“The secret to successful hiring is this: look for the people who want to change the world.” Marc Benioff, Salesforce CEO

New startups require a significant amount of time, money, blood, sweat and tears - and that can leave you feeling less than enthusiastic and motivated at times. To combat this overwhelming feeling of shouldering all the responsibility, consider drafting in some help before you start your venture.

Seeking out one or even a few co-founders could be a smart business move, as not least will you have the potential for more startup funding, but more resources will ensure the burdens are shared as a team rather than by one person. In addition, bringing in other members will provide a greater pool of skills and expertise across different areas of business - meaning the solo entrepreneur doesn’t need to be the master of everything from marketing and sales to accounting and legal processes. 

If co-founding isn’t an option or an avenue you want to pursue, it’s still advisable to hire in some assistance to help bring your visions to life. Whether you’re looking for a business partner or staff members, be picky about your choices where possible. As one of your most valuable assets and potentially biggest outlays, investing in the right people with the right talent and attitude is essential to the overall success of your company. 

7. Make time for you

“In between goals is a thing called life, that has to be lived and enjoyed.” Sid Caesar, Entertainer

Transforming an idea into a profitable business model is no mean feat and can be an all-consuming task, too - but amidst the relentless workload and daily demands your startup requires, it’s important to allow time for yourself.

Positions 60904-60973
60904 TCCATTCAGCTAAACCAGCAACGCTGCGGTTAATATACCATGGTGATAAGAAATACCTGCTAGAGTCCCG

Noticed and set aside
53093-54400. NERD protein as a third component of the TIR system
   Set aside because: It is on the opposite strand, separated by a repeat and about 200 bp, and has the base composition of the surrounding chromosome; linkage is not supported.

We’re not just talking about taking a day off here and there, but more about getting into the habit of taking a little time out of each day that is purely dedicated to your personal life and wellbeing. This could be ensuring you’re there for family dinner every night, meditating for 30 minutes a day, reading a book or enjoying a hobby. It’s not so much about what you do with the time, but more about allowing yourself time that’s not focused on the business to establish a healthy work-life balance.

The mere act of taking a break and making living your life one of your daily goals is a sure-fire way to give your body and brain time to reflect, refresh and re-energise. This can often be all you need to get a new perspective and find the right motivation to keep on going with pursuing your dreams.

There’s no doubt that becoming your own boss and making your business idea a reality is an exciting prospect, but any entrepreneur will tell you that the road to success isn’t always easy and very rarely yields quick results. However, with your burning ambition, self belief, hard work and these motivational ideas, we hope you’ll be well on your way to bringing your entrepreneurial dreams to life. 

About the Author 

Elizabeth Raw works as Web Sales Manager at R+R Packaging.